Earth works and installations on the beach, Trivandrum, Kerala
Participating Artists : Azis T.M., children of fishing community, and C.F. John
The show was done with the collaboration of NFF ( National Fish workers Federation) . Azis and myself spent one week with the fishing community of Anjuthengu working towards the event. We selected twenty five children from a school of the community and worked with them conceptualizing the earth works and installation. Around 75 saplings of various species of mangrove trees were brought and placed as part of the earth works. Towards the end of the event, the saplings were taken by the children and walked across to the other shore of the island (backwater) and planted. Now there are around fifteen saplings that have survived and grown. We executed the work on the shore during the few hours between the low and high tide. Mangroves are quickly depleting from the coastal regions due to various reasons. This show aimed to inspire the fisher folk on the necessity of nurturing the mangroves.
Mangroves 1 : size: 30ft x 8ft x 5ft ( approx), Medium: kattamaram, bandage cloth, colour threads, photographs and bamboo poles .
Mangroves 2: Size: 30ft x 30ft x 15 ft ( approx), Medium: earth, cloth, acrylic and bamboo pole.
Mangroves 3: Size : 40 ft x 40 ft x 5 ft ( approx), Medium: earth, cloth, acrylic and saplings.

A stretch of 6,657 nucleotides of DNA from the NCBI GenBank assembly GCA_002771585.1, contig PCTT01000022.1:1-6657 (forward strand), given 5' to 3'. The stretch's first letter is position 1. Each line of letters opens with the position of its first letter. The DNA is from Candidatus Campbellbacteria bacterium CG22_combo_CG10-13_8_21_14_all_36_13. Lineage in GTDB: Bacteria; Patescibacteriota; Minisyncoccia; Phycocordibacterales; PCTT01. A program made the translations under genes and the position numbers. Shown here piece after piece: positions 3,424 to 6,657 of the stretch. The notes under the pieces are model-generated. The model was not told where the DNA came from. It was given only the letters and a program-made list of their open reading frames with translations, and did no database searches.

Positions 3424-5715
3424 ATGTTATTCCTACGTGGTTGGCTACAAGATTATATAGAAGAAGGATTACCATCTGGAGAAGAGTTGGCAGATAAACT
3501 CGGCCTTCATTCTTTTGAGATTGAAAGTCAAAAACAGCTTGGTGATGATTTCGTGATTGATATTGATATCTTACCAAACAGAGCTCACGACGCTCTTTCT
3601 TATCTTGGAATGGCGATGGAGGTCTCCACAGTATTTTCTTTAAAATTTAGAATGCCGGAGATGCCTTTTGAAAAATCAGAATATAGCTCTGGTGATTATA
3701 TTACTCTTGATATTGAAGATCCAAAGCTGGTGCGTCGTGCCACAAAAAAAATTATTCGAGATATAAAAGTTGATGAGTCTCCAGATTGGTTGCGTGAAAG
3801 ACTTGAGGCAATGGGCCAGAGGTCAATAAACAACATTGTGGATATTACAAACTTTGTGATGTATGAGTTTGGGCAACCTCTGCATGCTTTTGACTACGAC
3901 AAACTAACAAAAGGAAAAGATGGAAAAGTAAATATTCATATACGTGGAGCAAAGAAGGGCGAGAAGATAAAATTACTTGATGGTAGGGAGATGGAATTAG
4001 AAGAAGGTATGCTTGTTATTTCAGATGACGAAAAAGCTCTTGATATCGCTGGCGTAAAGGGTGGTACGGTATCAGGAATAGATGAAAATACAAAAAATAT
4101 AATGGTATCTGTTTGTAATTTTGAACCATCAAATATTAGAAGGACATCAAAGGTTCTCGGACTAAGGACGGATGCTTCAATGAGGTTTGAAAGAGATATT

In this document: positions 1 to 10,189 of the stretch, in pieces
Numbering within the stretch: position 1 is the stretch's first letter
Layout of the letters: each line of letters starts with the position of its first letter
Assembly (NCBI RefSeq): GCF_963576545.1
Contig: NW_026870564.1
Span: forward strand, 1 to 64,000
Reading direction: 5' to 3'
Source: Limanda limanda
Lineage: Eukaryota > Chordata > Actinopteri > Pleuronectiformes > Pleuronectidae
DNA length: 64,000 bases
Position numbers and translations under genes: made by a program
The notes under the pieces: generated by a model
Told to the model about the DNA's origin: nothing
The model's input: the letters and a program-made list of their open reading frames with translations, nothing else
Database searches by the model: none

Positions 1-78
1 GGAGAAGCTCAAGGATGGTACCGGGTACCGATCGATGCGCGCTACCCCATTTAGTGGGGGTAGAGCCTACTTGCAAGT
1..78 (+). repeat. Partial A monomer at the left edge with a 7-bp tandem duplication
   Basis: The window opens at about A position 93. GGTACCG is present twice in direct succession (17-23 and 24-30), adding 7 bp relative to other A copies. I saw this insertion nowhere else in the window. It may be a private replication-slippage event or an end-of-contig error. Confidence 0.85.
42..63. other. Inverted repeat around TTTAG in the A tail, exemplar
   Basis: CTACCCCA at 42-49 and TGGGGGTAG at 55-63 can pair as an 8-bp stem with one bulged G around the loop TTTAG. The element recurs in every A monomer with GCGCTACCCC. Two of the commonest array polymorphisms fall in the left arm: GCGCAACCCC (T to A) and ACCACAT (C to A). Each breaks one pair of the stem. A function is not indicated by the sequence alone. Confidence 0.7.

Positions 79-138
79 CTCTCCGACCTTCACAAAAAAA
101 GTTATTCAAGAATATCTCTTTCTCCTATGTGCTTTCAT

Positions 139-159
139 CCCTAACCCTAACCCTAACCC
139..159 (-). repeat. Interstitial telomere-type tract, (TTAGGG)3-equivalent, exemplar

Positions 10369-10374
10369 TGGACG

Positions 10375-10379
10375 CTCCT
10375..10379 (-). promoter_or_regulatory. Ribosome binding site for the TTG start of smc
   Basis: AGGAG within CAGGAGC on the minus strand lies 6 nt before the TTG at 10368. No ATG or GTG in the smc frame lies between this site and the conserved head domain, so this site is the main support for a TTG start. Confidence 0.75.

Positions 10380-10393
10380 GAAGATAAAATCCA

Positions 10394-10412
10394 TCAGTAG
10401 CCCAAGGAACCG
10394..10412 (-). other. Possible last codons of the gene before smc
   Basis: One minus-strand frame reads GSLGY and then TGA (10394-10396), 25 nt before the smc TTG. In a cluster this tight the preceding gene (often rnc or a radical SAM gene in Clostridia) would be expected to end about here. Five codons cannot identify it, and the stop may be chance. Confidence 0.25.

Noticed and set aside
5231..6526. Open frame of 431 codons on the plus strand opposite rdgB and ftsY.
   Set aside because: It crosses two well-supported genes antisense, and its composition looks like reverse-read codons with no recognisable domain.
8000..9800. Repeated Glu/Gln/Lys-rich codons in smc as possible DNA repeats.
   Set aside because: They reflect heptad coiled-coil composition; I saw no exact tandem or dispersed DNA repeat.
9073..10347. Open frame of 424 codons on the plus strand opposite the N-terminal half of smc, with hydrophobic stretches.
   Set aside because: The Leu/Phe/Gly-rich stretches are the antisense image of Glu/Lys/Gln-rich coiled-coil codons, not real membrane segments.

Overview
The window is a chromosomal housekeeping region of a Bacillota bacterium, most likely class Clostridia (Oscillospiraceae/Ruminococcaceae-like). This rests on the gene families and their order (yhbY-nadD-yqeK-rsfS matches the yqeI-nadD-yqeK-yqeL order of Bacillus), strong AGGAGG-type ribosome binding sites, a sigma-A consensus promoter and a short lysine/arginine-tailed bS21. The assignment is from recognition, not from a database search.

By way of different contexts, From 1986 onwards, I had many opportunities to connect with fisher folk from the coastal belt of Kerala. That year, I spent over two weeks with the fishing community in Kozhikode to understand their first and famous agitation against the use of trawling boats for fishing. Since then, as part of my relation with Visthar, I got to stay with them occasionally and also support their agitation in different ways.
I designed a couple of calendars, posters and a dossier documenting their struggle. In one of the conversations with Fr. Thomas Kocheri, the very dynamic leader of National Fishworkers Forum (NFF) and World Forum of Fish Harvesters and Fishworkers(WFF), I offered to do an exhibition to inspire the fishing community to nurture and protect mangroves in coastal Kerala. I wished the campaign would extend also to all other states in the country. As part of the show, we also planted about 75 saplings of mangrove trees of varying kinds on the banks of the backwaters, next to the sea shore.
It was during that time, I started feeling that our artistic interventions should not stand in an abstracted context of ideas, but rather connect with actual life context. For most concerns that find expression through art, there are communities making a corresponding struggle as part of their physical existence. To be supportive of these communities in their struggles, is also to preserve possibilities for, on the one hand, our common good, and on the other for art to root itself in its true meanings.
Since the fishing communities had their own day-to-day struggles to focus on, with trawling and deep sea vessels and other daily concerns the campaign could not be expanded. Mangroves play a vital role in nourishing the ecosystem of the sea and also protecting shorelines and reducing the devastating impact of natural disasters such as tsunamis and hurricanes.The community efforts with a sense of responsibility, commitment and a vision, we could still do a lot to make the Earth healthier.
Today the state spends crores of rupees to make walls along the shore line, the intelligence of profit and absurdity continues.
Play and fight
Since Azis and I got the children to do the art works on the sand, most of it done with caring detail were destroyed as part of their play and fight.